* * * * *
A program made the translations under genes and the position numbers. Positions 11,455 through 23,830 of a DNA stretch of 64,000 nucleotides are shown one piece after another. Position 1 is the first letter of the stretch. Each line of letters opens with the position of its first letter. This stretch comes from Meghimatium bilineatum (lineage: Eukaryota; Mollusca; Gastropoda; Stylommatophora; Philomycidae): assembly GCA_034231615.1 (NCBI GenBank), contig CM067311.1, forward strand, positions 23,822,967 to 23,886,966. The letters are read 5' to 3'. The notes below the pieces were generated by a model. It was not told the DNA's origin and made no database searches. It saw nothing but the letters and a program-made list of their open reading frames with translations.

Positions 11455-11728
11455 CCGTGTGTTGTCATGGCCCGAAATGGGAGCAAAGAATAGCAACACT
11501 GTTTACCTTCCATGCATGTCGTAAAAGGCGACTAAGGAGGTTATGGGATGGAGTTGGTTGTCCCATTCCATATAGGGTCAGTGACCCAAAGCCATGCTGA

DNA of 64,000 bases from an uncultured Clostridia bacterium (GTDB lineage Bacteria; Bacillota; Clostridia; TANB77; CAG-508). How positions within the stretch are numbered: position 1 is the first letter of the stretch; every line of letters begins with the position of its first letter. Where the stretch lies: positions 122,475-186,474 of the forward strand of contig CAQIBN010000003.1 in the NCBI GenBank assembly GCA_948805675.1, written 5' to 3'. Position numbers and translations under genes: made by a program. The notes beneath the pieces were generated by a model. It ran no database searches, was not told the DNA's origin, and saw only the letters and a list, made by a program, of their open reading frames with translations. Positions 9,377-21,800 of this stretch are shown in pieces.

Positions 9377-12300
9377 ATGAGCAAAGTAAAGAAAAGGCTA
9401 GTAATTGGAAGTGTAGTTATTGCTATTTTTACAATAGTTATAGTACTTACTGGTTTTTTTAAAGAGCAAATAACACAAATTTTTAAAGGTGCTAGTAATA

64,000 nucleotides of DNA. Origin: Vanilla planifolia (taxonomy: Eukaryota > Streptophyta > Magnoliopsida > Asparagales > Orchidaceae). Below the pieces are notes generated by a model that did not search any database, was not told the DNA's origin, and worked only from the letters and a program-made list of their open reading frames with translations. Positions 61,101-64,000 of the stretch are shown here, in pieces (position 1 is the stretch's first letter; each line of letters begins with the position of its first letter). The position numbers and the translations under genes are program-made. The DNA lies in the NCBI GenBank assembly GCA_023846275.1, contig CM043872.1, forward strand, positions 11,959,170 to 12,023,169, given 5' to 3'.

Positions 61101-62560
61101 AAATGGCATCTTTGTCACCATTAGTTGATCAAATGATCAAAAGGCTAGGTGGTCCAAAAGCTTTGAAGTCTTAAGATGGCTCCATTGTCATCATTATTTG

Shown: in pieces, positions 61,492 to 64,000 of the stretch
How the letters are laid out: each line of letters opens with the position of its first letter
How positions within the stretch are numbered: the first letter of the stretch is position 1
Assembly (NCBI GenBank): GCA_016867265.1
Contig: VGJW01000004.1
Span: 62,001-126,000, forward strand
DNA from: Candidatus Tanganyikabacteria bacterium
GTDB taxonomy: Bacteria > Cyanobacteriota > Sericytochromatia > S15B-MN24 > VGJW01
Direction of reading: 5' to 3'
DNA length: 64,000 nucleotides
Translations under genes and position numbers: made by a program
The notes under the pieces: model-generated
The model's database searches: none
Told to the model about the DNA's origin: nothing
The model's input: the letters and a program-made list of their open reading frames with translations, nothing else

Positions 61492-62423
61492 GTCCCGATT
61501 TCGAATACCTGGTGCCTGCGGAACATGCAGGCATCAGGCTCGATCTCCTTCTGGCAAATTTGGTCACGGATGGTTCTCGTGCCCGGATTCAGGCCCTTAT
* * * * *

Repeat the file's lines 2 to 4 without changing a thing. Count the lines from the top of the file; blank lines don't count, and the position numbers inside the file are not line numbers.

Positions 11455-11728
11455 CCGTGTGTTGTCATGGCCCGAAATGGGAGCAAAGAATAGCAACACT
11501 GTTTACCTTCCATGCATGTCGTAAAAGGCGACTAAGGAGGTTATGGGATGGAGTTGGTTGTCCCATTCCATATAGGGTCAGTGACCCAAAGCCATGCTGA